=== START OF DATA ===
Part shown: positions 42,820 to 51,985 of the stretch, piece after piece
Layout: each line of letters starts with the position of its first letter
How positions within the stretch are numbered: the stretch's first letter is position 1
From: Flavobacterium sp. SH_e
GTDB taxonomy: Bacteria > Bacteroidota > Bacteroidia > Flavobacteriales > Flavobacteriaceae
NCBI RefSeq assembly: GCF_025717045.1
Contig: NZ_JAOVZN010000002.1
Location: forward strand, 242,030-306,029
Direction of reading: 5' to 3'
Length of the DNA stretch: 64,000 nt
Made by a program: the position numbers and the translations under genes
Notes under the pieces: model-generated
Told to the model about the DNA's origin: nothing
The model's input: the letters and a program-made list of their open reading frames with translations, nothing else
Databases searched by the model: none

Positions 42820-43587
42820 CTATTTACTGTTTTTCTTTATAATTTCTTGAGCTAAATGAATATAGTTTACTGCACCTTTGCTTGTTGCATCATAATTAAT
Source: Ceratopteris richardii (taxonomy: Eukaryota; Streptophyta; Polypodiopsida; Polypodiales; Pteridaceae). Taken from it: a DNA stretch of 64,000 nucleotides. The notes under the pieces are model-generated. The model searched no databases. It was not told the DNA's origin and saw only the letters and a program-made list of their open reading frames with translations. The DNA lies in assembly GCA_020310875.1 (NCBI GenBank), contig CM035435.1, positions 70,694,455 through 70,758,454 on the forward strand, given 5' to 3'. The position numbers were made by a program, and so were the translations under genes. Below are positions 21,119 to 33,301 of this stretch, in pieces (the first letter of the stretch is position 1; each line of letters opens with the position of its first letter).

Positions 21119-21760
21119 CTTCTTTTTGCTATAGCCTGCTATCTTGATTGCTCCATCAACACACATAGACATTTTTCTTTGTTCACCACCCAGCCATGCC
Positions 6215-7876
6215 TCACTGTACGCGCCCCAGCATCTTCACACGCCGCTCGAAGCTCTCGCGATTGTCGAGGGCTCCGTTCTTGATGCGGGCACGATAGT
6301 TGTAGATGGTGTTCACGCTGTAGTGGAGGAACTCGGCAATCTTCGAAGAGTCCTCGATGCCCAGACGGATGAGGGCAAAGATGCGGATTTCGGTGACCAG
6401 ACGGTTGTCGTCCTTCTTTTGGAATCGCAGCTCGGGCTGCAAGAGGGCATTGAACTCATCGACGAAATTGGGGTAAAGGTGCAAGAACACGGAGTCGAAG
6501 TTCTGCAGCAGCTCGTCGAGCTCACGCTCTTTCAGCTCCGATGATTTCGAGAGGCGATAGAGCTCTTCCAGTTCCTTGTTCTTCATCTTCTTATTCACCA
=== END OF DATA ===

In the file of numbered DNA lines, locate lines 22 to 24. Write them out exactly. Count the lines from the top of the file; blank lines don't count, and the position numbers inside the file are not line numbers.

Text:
6215 TCACTGTACGCGCCCCAGCATCTTCACACGCCGCTCGAAGCTCTCGCGATTGTCGAGGGCTCCGTTCTTGATGCGGGCACGATAGT
6301 TGTAGATGGTGTTCACGCTGTAGTGGAGGAACTCGGCAATCTTCGAAGAGTCCTCGATGCCCAGACGGATGAGGGCAAAGATGCGGATTTCGGTGACCAG
6401 ACGGTTGTCGTCCTTCTTTTGGAATCGCAGCTCGGGCTGCAAGAGGGCATTGAACTCATCGACGAAATTGGGGTAAAGGTGCAAGAACACGGAGTCGAAG